59, Farjo et al. report that cone photoreceptor cells also develop abnormal OS structures in the absence of Rds, but they remain functional, suggesting that the protein may have different roles in the two cell types and hinting at ways to treat some degenerative eye disorders in humans.
Rods constitute more than 95% of the photoreceptor population in rodent retina, making the structure an imperfect model for the central portion of the human retina, called the macula, which is composed mostly of cones and is largely responsible for visual acuity. Recently, researchers created a knock-out mouse, Nrl−/−, in which rod progenitor cells are transformed into cones, enabling researchers to study cone cell formation and function in the absence of rods.
In the retina of double knock-out animals lacking both Nrl and Rds, cones are capable of phototransduction, albeit at about one log lower sensitivity than cone cells in Nrl−/− animals that retain functional Rds. Cone OSs in the double mutant are misshapen and lack the regularly stacked lamellae that occur in wild-type cones. Instead the cones form distended, tubular OS structures.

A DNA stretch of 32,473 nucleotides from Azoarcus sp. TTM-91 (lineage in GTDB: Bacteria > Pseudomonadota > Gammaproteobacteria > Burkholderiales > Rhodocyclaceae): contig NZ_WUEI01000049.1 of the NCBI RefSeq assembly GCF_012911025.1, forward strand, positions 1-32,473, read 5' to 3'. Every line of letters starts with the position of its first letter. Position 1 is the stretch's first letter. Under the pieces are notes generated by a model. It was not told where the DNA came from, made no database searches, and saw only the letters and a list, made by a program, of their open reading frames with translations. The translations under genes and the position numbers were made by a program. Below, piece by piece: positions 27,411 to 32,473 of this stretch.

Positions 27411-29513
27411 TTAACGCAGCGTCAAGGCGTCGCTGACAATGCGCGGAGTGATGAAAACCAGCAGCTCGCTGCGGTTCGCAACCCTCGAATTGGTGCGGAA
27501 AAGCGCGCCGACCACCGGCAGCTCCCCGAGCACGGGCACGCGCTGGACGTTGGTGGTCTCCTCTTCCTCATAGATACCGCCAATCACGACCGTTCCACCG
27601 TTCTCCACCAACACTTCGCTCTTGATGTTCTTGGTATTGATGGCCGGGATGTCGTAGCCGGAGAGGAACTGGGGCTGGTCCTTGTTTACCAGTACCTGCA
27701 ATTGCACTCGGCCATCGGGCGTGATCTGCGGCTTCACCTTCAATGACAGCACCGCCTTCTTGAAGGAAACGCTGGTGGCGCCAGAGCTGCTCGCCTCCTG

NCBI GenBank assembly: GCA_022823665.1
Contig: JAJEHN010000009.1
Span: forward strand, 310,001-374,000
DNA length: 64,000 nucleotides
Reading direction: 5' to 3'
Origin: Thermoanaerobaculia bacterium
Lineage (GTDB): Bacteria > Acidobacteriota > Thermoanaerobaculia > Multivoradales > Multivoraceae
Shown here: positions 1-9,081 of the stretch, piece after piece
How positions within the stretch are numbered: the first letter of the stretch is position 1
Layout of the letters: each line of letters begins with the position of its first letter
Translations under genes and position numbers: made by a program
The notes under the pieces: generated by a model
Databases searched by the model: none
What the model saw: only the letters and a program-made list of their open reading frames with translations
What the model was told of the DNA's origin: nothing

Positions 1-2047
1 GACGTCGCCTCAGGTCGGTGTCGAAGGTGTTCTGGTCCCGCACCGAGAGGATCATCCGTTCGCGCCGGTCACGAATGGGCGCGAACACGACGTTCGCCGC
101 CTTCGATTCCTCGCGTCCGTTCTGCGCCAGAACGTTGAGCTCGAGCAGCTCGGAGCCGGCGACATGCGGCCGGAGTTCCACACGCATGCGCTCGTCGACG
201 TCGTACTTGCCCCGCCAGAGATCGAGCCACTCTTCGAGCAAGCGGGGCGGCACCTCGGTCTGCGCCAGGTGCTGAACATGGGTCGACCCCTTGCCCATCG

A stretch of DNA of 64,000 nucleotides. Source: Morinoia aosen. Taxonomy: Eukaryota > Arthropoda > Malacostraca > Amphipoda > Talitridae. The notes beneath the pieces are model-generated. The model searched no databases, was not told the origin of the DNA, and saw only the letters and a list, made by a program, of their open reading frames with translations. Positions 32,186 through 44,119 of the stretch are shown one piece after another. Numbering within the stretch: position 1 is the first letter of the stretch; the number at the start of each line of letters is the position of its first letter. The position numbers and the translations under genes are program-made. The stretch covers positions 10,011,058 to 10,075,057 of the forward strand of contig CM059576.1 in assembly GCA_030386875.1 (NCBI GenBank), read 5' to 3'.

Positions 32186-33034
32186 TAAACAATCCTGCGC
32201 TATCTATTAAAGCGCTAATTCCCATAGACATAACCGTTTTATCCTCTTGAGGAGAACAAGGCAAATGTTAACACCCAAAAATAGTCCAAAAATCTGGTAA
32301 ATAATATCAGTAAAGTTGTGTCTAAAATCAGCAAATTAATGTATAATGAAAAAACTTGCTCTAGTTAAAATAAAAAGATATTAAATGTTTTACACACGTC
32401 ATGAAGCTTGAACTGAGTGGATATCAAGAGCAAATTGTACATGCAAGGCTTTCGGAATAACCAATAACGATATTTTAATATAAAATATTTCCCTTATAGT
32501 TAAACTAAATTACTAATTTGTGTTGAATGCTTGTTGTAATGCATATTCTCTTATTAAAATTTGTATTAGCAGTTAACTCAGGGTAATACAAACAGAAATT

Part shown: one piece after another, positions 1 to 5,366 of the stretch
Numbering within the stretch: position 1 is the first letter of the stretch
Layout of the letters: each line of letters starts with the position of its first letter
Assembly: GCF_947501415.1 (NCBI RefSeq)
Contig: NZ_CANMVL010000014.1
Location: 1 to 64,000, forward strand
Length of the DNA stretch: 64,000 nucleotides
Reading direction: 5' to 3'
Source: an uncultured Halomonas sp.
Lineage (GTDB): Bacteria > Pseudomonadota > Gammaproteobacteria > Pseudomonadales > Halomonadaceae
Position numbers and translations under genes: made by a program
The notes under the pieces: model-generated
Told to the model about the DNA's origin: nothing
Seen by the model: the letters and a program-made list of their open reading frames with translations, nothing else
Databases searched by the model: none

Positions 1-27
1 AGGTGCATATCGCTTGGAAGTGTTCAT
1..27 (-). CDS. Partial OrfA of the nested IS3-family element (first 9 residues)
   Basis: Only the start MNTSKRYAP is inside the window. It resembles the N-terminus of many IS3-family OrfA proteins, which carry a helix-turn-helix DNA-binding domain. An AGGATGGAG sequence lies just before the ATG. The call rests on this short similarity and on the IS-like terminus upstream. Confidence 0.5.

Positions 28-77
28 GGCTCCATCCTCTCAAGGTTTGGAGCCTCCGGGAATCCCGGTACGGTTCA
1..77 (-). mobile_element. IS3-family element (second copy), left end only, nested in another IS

Rds is not vital for cone formation or function; however, mutations in the gene are associated with rod and cone defects in humans, including macular dystrophy. Farjo et al. think that having no Rds may be better than having the mutant protein. If that is true, then RNAi treatment designed to eliminate Rds protein in cones may allow rudimentary OS formation and improve a person's vision. To find out, the team has already moved one of the common human Rds mutations into the Nrl knock-out strain where they can examine its impact on cones and test whether RNAi can rescue the retina from degeneration and dysfunction.